Metadata and tagging

The best DAM system should help your team search and retrieve assets quickly. This efficiency is built on the software’s objectives: enhanced organization, version control, customization, and contextual information. At the center of it all is metadata.

Metadata provides descriptive information about digital assets, including keywords, tags, titles, descriptions, and more. This makes it easier for DAM software users to quickly search for and find specific assets. When users can locate assets efficiently, it saves time and enhances productivity.

Some DAM platforms have built-in AI algorithms that automate metadata tagging. They automatically identify attributes like objects, colors, brand names, and more in assets when uploaded. The automation removes the manual tagging work, especially for large volumes of assets.

You can evaluate metadata and tagging capabilities by asking:

  • What automated tagging features are available?
  • Can custom metadata fields be added?
  • How are metadata used in search and filters?
  • Can assets be tagged with multiple metadata values?
  • Are there any limitations on metadata schema?


The best DAM tool should offer additional functionality, such as custom metadata fields for adapting the system to track information unique to your business. It should also leverage metadata to provide intelligent search and filter features, which allows users to find assets quickly without guessing filenames or folders. For example, searching “red power drills” could automatically generate relevant results.

Some DAM tools, like Catsy, are pre-integrated with a PIM system for better productivity. This system allows you to map product information to corresponding assets, preventing redundant data entry. If you care about resources, an integrated PIM and DAM platform is the right choice.

Storage and bandwidth

An ideal DAM solution should allow you the flexibility to choose preferred storage and bandwidth capabilities. Many offerings provide cloud and on-premise deployment options to suit different business needs. Some enterprise brands prefer on-premise DAM software, which provides total control and security of assets. Others benefit more from a cloud option that handles storage, bandwidth, and infrastructure needs with less setup.

Regardless of the deployment method, scalable storage is crucial as asset libraries grow. A DAM that offers you endless storage scalability prevents having to manually migrate assets to new servers whenever limits are reached.

Also, evaluate the vendor’s content delivery network (CDN). A CDN helps optimize the DAM’s performance – you should ensure that your preferred DAM has a well-optimized CDN. This means the CDN is accessible globally, can scale to accommodate increased traffic and data demands, offers redundancy and failover capabilities, and is equipped to handle spikes in traffic.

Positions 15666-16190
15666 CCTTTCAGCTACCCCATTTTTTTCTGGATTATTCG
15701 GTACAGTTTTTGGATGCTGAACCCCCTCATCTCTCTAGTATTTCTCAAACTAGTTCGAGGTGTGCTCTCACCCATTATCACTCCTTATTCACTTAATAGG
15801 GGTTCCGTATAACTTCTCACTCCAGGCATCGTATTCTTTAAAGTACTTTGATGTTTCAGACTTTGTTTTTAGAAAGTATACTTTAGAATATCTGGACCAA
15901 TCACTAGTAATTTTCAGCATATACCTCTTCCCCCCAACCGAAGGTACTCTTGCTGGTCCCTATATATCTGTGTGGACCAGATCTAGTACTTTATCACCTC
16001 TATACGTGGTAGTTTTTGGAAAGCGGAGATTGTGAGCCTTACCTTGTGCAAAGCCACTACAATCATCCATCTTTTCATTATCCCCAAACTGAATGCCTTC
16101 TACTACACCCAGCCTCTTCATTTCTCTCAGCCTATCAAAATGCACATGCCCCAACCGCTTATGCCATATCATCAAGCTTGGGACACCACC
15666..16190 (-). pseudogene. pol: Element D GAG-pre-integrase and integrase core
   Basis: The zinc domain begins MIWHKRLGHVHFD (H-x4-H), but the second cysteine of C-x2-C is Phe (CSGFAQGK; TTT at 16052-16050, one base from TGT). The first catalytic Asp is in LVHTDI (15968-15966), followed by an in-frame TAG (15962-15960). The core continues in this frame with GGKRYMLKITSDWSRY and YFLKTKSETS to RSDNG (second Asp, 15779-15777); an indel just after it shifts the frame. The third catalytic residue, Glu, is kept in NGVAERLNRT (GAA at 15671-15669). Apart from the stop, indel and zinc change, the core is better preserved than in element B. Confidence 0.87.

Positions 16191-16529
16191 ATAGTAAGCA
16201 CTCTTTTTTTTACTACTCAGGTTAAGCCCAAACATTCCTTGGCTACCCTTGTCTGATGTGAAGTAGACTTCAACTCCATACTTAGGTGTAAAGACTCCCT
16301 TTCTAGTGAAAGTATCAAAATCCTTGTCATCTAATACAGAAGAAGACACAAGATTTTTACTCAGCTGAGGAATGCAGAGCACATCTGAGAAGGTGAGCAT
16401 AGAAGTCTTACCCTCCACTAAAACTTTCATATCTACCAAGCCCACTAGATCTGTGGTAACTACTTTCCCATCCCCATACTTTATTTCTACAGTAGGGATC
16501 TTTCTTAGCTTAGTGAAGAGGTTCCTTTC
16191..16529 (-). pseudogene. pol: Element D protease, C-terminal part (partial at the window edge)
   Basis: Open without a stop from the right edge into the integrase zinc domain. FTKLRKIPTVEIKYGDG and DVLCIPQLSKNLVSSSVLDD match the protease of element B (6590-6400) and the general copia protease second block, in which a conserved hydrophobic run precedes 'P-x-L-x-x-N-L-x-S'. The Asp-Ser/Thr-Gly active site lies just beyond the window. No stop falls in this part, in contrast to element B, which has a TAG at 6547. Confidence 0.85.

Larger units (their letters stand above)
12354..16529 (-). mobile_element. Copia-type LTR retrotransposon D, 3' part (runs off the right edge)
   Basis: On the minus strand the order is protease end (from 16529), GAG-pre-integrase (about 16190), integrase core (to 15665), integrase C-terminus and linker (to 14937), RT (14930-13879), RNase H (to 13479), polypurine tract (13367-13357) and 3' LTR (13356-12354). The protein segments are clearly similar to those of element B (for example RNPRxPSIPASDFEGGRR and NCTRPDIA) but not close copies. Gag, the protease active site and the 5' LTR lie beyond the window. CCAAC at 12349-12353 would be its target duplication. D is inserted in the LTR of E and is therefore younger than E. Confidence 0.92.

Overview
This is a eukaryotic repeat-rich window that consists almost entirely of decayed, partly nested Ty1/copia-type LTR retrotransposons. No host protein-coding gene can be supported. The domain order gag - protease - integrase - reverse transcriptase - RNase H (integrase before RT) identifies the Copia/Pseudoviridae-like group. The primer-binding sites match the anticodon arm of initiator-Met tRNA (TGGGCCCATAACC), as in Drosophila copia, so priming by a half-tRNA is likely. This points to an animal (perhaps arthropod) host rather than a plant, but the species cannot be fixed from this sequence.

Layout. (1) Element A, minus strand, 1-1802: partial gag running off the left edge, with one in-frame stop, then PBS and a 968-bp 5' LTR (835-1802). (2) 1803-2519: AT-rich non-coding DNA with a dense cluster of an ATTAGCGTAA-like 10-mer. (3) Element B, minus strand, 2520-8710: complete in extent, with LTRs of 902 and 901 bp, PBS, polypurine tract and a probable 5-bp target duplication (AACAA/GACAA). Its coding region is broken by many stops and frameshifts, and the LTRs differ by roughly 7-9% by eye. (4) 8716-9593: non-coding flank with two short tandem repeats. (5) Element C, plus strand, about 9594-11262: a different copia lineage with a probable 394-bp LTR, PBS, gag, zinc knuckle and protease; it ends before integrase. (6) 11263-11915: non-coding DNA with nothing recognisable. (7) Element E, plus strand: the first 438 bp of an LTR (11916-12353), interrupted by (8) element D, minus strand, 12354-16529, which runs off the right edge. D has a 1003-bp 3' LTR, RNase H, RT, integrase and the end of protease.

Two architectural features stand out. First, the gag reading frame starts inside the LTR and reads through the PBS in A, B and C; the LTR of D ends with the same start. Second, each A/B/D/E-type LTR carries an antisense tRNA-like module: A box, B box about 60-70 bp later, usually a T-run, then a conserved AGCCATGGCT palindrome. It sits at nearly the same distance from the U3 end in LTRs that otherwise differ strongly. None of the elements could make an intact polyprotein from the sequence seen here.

You can reduce this step in the evaluation process into several key questions, including:

  • What storage options are available (cloud, on-premise, hybrid)?
  • How easy is it to scale storage up as needed?
  • Does the system optimize assets for delivery over web and mobile (image compression, video encoding)?
  • Is a CDN integrated or available as an add-on?
  • What network redundancy is in place to prevent downtime if servers fail?


Carefully evaluating the DAM’s storage, delivery, and bandwidth capabilities will ensure it can handle your digital asset volumes and throughput needs now and in the future. Ample storage capacity and bandwidth provisioning prevent bottlenecks as your usage scales.

Support and training

As you approach the end of the vetting process, set aside enough time to consider what after-purchase support options are available. The most critical is training and customer support quality. Consider the following:

  • Quality of customer support – What support channels are available (phone, email, chat)? Are support reps knowledgeable and able to resolve issues quickly? Is there an online knowledge base, forums, or documentation for self-help?
  • Implementation training – Does the vendor provide onboarding training for admins and users during implementation? Is it live, recorded, or written? Training is crucial so teams understand how to use the system properly from the onset.
  • Ongoing support options – Is ongoing phone/email support included? Are there live or online training courses available for refreshers or new hires? Can the vendor provide an account manager for guidance?
  • Training resources – Are instructional videos, user guides, cheat sheets, or quick-start tutorials available for reference? Providing resources helps users learn on their own time.
  • Customization – Can the vendor customize training or provide coaching tailored to your specific use cases and workflows?


You can assess support and training by asking:

  • What are the support channels (phone, chat, email, forums)?
  • Is customer support timely and knowledgeable?
  • What onboarding training is included? Is it live, recorded, or written?
  • Are there ongoing training options available?
  • What self-help resources are provided (documentation, videos, guides)?